Helping Students Reach Their Goals...One Step at a Time

At RootsEDU we work with students to set attainable and realistic goals.
It is easy to set an arbitrary goal for some point in the future; however, it is quite different to consciously choose a realistic goal to attain and develop an action plan in order to achieve it. Understanding how to set realistic goals and developing a plan to achieve these goals is essential in helping students understand who they are as learners and provides them with the opportunity to reflect upon their journey, instead of simply focusing on successes and failures. Students can set goals using three steps: first, students set realistic goals, then a step-by-step action plan is developed to help them attain their goals, and finally, students then reflect on their progression towards reaching their goals.

 

safe school rootsedu P8pwSetting realistic goals
Why is teaching students to set realistic goals so important? In our experiences, when we ask students to write down some of their goals, many of them quickly scrawl something along the lines of "Get an A in English," "Become Class President," or "Become a better student." These are great goals to have, but are they realistic for that particular student? Is the goal specific or is it too broad? Is the goal clearly defined? For example, getting an A in English is great, but does that mean an A on an assignment, on a unit test, or at the end of the term? These are three very different definitions of getting an A in English, so it is very important for students to clearly define what they would like to achieve. More importantly, is that A in English realistic for that particular student? If a child normally gets Ds in English, then it may be overwhelming to suddenly make that A. The fear is that a child who makes an unrealistic or poorly defined goal will not be successful and then feel disappointed in their perceived "failure." If a student receives Ds in English, then it is probably more attainable to first try to achieve a B on the next math test and then work towards the A after that. Set realistic and attainable goals.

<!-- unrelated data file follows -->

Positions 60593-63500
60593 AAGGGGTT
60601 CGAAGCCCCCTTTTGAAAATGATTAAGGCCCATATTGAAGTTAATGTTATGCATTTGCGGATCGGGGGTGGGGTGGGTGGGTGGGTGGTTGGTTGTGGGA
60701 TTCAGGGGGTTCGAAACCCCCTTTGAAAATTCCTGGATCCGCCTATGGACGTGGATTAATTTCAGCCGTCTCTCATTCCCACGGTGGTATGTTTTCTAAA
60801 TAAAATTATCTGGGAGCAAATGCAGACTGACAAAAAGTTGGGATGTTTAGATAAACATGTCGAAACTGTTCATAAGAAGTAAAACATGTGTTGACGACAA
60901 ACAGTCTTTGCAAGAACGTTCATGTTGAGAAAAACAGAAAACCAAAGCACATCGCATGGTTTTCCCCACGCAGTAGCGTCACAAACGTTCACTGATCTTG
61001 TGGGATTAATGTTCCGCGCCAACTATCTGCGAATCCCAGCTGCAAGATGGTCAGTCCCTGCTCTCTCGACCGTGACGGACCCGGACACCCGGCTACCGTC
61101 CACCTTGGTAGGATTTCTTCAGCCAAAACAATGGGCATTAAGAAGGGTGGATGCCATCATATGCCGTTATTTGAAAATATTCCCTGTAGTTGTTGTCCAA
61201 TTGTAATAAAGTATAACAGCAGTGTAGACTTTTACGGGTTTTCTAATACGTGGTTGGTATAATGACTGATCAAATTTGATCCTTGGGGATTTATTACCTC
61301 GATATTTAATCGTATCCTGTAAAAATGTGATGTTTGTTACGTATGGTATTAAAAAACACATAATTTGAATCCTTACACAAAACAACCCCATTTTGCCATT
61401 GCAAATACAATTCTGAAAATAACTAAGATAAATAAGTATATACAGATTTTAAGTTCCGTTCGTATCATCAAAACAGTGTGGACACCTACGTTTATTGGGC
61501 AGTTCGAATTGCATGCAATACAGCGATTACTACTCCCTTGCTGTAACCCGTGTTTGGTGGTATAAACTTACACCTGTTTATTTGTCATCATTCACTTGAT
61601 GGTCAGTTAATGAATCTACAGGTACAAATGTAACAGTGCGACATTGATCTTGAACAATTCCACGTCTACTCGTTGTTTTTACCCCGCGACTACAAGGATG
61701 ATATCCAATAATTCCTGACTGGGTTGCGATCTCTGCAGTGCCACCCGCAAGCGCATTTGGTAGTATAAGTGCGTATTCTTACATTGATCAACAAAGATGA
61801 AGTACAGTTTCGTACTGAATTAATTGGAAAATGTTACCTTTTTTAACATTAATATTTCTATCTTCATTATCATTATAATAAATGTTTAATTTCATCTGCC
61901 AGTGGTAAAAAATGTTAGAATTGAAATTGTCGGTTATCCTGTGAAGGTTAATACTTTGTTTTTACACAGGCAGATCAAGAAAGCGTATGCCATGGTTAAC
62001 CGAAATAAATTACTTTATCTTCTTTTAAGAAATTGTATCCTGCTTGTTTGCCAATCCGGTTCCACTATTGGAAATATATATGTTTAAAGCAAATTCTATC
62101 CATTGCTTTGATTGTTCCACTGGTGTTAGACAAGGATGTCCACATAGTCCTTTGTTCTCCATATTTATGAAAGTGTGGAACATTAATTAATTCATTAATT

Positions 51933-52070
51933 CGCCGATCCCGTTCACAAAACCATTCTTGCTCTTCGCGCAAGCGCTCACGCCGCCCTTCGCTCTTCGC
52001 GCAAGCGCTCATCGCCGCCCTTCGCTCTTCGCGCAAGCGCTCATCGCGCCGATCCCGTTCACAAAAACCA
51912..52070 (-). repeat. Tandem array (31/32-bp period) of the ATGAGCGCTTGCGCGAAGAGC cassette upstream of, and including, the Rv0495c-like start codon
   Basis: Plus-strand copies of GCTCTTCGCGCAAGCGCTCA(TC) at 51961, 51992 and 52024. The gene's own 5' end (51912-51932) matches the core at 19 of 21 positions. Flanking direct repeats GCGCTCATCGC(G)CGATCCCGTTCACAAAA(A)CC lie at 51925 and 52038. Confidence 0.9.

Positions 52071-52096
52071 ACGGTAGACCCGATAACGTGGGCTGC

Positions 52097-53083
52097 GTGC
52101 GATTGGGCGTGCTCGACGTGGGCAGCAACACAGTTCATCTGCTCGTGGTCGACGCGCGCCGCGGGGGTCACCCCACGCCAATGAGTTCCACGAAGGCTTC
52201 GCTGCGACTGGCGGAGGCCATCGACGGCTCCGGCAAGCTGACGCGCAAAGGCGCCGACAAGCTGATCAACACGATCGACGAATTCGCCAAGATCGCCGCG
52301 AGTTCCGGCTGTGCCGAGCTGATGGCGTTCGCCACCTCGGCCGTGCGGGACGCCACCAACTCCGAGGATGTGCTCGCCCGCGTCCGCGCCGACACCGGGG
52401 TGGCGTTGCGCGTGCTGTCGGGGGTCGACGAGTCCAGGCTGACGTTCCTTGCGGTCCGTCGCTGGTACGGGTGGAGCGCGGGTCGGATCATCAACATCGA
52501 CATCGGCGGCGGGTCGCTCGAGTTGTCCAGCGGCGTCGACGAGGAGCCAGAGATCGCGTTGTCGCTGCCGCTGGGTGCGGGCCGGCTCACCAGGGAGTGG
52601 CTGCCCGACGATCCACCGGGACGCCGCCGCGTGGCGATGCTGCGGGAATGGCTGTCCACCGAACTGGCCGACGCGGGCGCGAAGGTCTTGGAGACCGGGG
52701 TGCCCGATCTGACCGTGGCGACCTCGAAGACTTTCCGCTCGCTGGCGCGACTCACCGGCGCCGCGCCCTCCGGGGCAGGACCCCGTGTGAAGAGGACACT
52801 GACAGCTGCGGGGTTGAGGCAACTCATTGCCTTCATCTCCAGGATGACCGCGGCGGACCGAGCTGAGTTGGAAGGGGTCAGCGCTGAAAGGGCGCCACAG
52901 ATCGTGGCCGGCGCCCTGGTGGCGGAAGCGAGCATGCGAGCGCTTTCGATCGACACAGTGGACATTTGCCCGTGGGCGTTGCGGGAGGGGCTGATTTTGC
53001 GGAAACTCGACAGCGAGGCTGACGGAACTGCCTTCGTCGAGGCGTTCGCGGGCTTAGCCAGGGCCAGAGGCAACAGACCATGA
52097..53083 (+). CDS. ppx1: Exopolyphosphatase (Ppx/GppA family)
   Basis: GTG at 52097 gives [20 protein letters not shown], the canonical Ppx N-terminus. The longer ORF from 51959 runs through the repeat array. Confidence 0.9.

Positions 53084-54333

Developing a Step-By-Step Action Plan
Once teachers have worked with students to set a realistic goal, the next step is to develop an action plan that makes the goal more achievable. We define a realistic plan to not only include a set timeline and end date, but also "mini" goals to reach along the way. Students need to ask themselves, "What do I have to do in order to reach my goal?" In our experiences, we find a monthly plan to work well with students, as they then have a weekly check in to reflect on their progress. Let's take "I want to get a B on the next Enlgish test" as the goal for the month. What are some things the student can do to work towards this goal? Perhaps completing all their homework, asking the teacher for extra help, and studying each night during the week of the test are the mini-goals. We can look at this as a step-by-step progression. Each week, students can reflect on their progression towards their goal. This makes students accountable for their success and provides them with the opportunity to understand what they need to work on next. Create a step-by-step learning plan.

Reflecting on the Journey
Students are to reflect upon their journey and whether or not they achieved their goal. It is important to understand that not everyone in the class may reach their goals—this may be due to lack of effort, difficulties along the way, or circumstances beyond their control. Too often, students only focus on the end point instead of considering the entire journey. The key lesson for students is that determination, hard work, and reflective thought is needed in order to recognize an area for improvement and actively work to accomplish a change. In order to help a greater amount of students with this endeavor, RootsEDU provides a unique curriculum and specificaly designed programs with preset goals and action plans that can fit individual student needs! Goal oriented, leveled, explicit and systematic programs that are proven to improve student test scores and class ranking. Please submit Student Application.

FaLang translation system by Faboba

Scott Boyce: To sound like a native, think like a native

Many ask: “How can I stop translating in my head when I’m communicating in English?”
许多人问:“当我用英语交流时,我怎么能停止在脑子里先用母语翻译呢?”
The simple answer is: “Think like a native English speaker.”
简单的答案是:“像母语为英语的人一样思考。”

RootsEDU 2019 寒假斑

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